Continuity planning is a process or act of planning that helps each unit reduce the
impact of an adverse event such as natural disasters, a pandemic, loss of power, and
many other disasters. A continuity plan helps Ferris departments maintain their critical
functions by collecting information before and after a major disruption. It is developed and tested to be ready for use in the event of a disruption of operations.
This preparation will ensure that departments recover from interruptions as quickly
To fulfill the mission to prepare students for successful careers, responsible citizenship,
and lifelong learning, each department and major division is required to have a completed
The continuity planning training component gives an overview about continuity planning
and its importance. The training helps users navigate through the continuity planning
tool and is broken into three segments:
It is important to review, test, and update continuity plans on a regular basis to
ensure that they will meet our current organizational needs in the event of a disaster.
To this end, feel free to use the following resources to conduct testings and reviews
on your department's continuity plan.
The purpose of having a continuity plan is to ensure the continuation of departmental
operations in the event of any disruption on campus. It reduces the impact of a disaster
as it establishes recovery strategies for any potential interruptions of your department’s
critical functions. Furthermore, continuity planning may serve as a tool to review
and update departmental processes.
It takes roughly four to six weeks to complete a continuity plan. The amount of time
depends on how often the department’s representatives can meet and collaborate to
write the plan. Most of the development time will be spent on determining the critical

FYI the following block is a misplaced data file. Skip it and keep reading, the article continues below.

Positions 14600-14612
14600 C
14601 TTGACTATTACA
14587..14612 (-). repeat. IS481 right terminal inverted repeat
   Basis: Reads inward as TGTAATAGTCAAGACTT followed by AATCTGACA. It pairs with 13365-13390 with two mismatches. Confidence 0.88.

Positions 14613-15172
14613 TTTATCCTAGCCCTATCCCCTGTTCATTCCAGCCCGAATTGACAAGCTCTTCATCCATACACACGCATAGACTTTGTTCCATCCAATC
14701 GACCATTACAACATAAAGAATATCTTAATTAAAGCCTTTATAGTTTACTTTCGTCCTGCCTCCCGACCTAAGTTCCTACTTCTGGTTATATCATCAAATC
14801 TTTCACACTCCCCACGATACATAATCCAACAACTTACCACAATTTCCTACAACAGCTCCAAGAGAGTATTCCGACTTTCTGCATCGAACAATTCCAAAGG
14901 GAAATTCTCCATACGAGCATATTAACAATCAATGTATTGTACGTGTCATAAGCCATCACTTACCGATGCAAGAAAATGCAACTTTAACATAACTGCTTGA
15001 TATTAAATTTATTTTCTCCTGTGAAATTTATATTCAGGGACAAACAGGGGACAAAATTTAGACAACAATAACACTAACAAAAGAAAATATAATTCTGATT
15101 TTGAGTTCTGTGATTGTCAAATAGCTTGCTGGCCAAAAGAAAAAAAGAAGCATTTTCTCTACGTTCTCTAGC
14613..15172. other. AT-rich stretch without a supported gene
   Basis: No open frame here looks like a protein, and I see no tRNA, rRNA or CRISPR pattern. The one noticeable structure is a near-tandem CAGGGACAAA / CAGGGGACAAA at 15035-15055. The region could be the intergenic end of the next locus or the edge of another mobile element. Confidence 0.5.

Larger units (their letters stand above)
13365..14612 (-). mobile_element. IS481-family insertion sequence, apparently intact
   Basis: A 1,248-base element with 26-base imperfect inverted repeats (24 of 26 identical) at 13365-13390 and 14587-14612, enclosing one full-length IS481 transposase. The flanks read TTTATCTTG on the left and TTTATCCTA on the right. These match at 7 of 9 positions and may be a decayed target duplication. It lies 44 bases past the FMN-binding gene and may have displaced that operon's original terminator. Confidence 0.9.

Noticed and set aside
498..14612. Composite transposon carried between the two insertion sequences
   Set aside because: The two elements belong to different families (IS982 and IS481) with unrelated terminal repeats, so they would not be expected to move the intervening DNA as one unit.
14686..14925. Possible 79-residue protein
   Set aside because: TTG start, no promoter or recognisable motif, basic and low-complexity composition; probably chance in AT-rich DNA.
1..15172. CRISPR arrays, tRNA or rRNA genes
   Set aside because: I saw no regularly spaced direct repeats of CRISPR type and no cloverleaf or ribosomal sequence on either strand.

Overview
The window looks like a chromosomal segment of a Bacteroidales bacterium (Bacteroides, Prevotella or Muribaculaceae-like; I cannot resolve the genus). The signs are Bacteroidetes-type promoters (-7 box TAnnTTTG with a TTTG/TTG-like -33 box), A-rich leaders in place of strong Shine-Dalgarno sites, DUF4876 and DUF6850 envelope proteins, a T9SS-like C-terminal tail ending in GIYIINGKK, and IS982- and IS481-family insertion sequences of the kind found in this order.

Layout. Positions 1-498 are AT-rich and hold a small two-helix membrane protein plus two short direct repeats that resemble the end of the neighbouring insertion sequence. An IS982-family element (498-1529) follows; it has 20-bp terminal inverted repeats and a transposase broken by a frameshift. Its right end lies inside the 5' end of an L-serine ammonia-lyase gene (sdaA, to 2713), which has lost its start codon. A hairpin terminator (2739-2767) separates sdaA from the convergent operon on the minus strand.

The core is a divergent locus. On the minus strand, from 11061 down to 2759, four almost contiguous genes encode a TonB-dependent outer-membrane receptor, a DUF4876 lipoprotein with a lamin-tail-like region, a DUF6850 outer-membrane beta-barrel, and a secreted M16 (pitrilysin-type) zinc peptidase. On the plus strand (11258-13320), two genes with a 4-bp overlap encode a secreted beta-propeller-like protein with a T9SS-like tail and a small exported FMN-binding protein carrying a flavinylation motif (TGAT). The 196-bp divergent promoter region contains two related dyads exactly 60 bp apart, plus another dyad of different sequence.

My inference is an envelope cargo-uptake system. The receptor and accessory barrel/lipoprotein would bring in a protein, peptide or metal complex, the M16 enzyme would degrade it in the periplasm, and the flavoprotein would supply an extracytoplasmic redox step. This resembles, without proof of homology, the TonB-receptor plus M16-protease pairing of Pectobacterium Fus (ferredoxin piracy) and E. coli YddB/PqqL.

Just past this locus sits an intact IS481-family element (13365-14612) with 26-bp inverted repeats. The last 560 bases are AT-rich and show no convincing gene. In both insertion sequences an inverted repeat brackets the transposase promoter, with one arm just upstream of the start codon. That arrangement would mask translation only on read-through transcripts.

Any staff member who has a deep knowledge and understanding of the department’s operation
should be in the planning group. They are usually the upper and middle managers including,
but not limited to directors or assistant directors, building coordinators, HR managers,
Critical functions are functions that are vital to the department and/or the University—without
which Ferris would lose the ability to achieve its Mission. Follow the steps below
to determine your critical functions:
Identify all functions that your department performs regularly.
Determine the critical functions by asking the following questions:
- Would the cessation of the function cause any threat to life, health, and safety? - Would the pausing of the function result in grave consequences?
- Would the university be at risk if you are unable to perform this function for 30
days or more after a disruption?
If you answered “yes” to any of the questions above, that function is one of your
Because we are a member of the National Safety Council, our employees get safety tips
from Safety+Health magazine. Click on a headline to read the full tip.
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